Are carbon tri-spoke wheels the next big thing?

U.K.-based wheel maker Spengle touting radical monocoque design

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Are carbon tri-spoke wheels the next big thing?

Something is different here…

Don’t look now, but the tri-spoke wheel could be making a comeback — in enduro. Indeed, U.K.-based wheel maker Spengle has been making waves on the internet this week, touting the benefits of its full-carbon tri-spoke 27.5 wheel, going so far as to call it the most advanced bike wheel in the world.

As you can see, the Spengle hoop ditches tradition hub-and-spoke lacing for a one-piece monocoque design, which is claimed to spread riding forces across the entire wheel and not allow them to be focused on one area. Spengle also says this improves overall shock absorption without sacrificing strength or stiffness.

Are carbon tri-spoke wheels the next big thing?

Key metrics include a 24mm internal rim width, centerlock disc attachment, hookless bead, tubeless ready, and hub availability in boost or non-boost. The hub itself is a custom Spengle design. Claimed wheelset weight is 1750 grams, and price starts at $1824 for the wheelset or $2191 for a wheelset, rotors, cassette, and tires. Here’s a look at the wheel in action.

Among the benefits Spengle touts are enhanced safety, the ability to run extremely low tire pressure, and the aforementioned even distribution of riding forces, which presumably means you’re less likely to crack the rim bed or snap a spoke. They even espouse on the idea that because there’s less surface area, the rims will produce less air turbulence, and are thus more aerodynamic.

For those unfamiliar, Spengle has been in the wheel game for a long time, producing product for triathlon, time trial, and BMX bikes, where tri-spoke wheels are commonplace. But whether that trend can take hold in the mountain bike world remains to be seen.

What do you think? You ready to rock a set of tri-spokes on your Nomad, Enduro, or Mach 6? Learn more at

About the author: Jason Sumner

An avid cyclist, Jason Sumner has been writing about two-wheeled pursuits of all kinds since 1999. He’s covered the Olympics, Tour de France, MTB world champs, and dozens of other international cycling events. He also likes to throw himself into the fray, penning first-person accounts of cycling adventures all over the globe. Sumner has also done extensive gear testing and is the author of the cycling guide book "75 Classic Rides: Colorado." When not writing or riding, the native Coloradoan can be found enjoying life with his wife Lisa and kids Cora and Tommy in and around their home in the MTB Mecca of Crested Butte.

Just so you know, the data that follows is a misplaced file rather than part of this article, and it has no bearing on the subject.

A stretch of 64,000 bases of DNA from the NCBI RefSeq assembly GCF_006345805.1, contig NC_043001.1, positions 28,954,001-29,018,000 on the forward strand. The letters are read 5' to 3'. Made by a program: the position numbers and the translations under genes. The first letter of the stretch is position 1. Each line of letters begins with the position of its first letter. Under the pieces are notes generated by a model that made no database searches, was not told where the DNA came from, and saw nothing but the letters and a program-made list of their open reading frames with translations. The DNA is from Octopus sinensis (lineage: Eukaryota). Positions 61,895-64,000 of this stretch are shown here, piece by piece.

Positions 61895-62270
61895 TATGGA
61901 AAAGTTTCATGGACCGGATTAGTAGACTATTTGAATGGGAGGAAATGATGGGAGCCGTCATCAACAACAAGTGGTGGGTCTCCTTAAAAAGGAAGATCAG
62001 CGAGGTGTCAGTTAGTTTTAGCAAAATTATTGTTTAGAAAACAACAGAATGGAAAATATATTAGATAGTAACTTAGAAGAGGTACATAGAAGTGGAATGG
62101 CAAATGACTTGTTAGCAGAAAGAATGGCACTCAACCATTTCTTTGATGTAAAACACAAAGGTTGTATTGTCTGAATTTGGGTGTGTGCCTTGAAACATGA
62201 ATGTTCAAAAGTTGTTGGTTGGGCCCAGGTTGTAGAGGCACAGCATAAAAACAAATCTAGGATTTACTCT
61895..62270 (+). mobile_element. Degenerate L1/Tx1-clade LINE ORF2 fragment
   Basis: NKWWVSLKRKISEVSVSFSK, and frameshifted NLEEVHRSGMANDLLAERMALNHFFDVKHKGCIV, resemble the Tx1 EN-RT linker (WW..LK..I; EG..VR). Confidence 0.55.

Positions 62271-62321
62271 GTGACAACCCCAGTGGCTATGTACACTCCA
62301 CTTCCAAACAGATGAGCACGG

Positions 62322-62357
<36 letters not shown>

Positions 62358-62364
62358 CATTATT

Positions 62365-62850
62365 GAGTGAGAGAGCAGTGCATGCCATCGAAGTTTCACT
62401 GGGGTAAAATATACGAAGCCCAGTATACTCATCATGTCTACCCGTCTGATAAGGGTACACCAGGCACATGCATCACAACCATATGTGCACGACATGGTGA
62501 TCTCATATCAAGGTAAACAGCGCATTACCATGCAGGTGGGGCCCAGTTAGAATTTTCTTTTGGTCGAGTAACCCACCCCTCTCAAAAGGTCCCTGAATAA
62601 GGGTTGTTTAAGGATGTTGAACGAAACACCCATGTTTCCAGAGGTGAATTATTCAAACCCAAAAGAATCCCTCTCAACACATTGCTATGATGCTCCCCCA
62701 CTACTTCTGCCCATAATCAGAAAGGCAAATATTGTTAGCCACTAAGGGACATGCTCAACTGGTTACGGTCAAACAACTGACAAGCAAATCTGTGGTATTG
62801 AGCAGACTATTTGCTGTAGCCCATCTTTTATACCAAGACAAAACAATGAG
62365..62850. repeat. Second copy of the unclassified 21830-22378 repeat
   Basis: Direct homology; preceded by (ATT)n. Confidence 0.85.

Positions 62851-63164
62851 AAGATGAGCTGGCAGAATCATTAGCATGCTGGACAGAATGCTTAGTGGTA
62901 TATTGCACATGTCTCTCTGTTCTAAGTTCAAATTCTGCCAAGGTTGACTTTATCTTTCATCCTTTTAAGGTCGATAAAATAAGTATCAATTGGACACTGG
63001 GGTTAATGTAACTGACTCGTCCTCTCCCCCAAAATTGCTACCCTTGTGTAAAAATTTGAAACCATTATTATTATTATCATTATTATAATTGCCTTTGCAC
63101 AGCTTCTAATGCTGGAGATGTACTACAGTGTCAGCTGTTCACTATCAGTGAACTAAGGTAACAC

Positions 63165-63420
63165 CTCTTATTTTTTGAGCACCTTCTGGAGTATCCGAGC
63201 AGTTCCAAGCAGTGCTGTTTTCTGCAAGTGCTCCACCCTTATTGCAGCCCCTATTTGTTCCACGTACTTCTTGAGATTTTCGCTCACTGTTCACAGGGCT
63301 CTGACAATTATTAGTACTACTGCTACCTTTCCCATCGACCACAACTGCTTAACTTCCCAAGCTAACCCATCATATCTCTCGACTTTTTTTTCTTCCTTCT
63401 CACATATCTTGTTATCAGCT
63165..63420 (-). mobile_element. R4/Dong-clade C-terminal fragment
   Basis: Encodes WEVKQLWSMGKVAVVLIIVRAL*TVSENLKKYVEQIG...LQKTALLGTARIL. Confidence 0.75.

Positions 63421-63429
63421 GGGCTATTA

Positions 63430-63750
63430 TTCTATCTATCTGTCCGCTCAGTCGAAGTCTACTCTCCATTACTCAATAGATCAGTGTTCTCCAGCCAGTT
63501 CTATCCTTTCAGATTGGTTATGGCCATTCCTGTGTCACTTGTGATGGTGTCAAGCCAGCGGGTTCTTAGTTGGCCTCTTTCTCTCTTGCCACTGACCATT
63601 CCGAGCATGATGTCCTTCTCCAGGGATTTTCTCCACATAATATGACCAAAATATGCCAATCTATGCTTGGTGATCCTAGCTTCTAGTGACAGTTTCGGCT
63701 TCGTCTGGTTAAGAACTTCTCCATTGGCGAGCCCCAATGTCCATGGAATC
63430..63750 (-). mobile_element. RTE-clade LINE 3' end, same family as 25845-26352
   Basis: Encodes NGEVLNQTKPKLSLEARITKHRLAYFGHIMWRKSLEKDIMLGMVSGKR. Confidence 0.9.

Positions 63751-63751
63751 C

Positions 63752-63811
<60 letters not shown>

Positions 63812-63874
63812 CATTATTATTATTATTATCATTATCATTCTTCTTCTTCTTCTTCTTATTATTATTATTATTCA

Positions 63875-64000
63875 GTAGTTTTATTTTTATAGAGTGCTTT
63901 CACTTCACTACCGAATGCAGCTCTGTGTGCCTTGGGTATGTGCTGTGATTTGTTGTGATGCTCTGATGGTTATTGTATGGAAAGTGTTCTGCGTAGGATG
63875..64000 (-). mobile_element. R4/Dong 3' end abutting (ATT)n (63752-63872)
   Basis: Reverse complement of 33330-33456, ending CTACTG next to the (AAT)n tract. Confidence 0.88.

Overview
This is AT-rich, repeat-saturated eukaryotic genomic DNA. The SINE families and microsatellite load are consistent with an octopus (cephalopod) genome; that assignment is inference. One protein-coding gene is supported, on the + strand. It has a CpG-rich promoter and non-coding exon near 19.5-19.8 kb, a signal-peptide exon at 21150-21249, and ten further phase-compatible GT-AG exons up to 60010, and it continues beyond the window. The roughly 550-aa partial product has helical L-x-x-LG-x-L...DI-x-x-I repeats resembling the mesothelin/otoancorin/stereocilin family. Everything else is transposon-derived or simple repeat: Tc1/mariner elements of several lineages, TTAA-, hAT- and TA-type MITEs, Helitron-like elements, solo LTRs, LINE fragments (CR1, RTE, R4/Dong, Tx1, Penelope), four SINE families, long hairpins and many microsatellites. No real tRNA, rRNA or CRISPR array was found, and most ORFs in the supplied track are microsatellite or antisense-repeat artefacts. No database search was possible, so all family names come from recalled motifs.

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  • Spuggy says:

    They are Hope brakes that he is running with Stainless Braided HOSES.
    At some angles it may look white but they’re definitely NOT CABLES

  • meh says:

    I guess .. no thanks
    heavy, slightly more dangerous, when it breaks-it-breaks (instead of just the spokes), more expensive, etc.
    note that they are indeed more aerodynamic, but who cares on a mtb? (and they’re banned on road because too dangerous in races)

    i’m not sure about the lower tire pressure claim either.. does it also make you better looking and fills your bank account? because the rim beds are the same with regular spokes or solid 3 spokes…such bs scares me

  • gg says:

    Haha most interesting is > 45sec view looks like Moab blue dot trail before the drought !

  • Steve says:

    Enduro wheels with only 24mm internal width? Pass….

  • A. Rider says:

    Any concern about a stick getting in the spokes?

    • NobleFishing says:

      I ran 3-spoke Spins for years, and then 5-spoke Aerospokes. I ride through woods and brush, and the fewer spokes you have, the more easily sticks pass through the wheel and do not hang up. Unfortunately, the carbon monocoque wheels have some other drawbacks, but sticks in the spokes is not one of them.

  • justin says:

    120kg total weight limit. Sheesh.

  • HAMP says:

    I’ve been considering spoke carbon wheels. The ones I’ve been looking at are 5 spokes. My LBS placed the rim on the floor and jumped up and down on the rim, and I was surprised. My hesitation was looks, but I think I’m passed that now.

    I can’t really remember, but I think I priced a set for less then $1000. Thinking about putting a set on my trek carbon superfly.

    Kinda hard for me to pay that much for a trek marlin, but I’m always popping spokes on it and I’m getting tired of having to have them fixed.

    • Spinderella says:

      Those Encore wheels appear to be the same company in Milford MI that used to make Spin brand wheels. Last I heard fixed gear bikes’ popularity gave them a whole new market and lease on life. Beyond that I haven’t from Spin for a long time. 23 mm width is pretty narrow on the Encore 29 inch wheels.

    • NobleFishing says:

      Do not buy 5-spoke Aerospokes! Ran them for less than 2 years, had a design-related problem that the factory did not want to hear about. Also way heavy, hubs cannot be replaced or upgraded, and expensive. New wheels shaved 2 lbs off the unsprung weight. Not worth the weight penalty and the mechanical issues.

  • Midgemagnet says:

    I wouldn’t want a wheel I could stick a limb through in the event of a nasty tumble, even if it didn’t have a meat-slicer brake rotor. If I took my helmet off I reckon I could get my head through that gap.

    These are probably great wheels for a track bike, but enduro? Carbon rims if you must, but it’s nice to have 32 spokes under tension adding strength to the rim, knowing that if a spoke breaks you’re not going to be receiving a stern lesson from Professor Faceplant.

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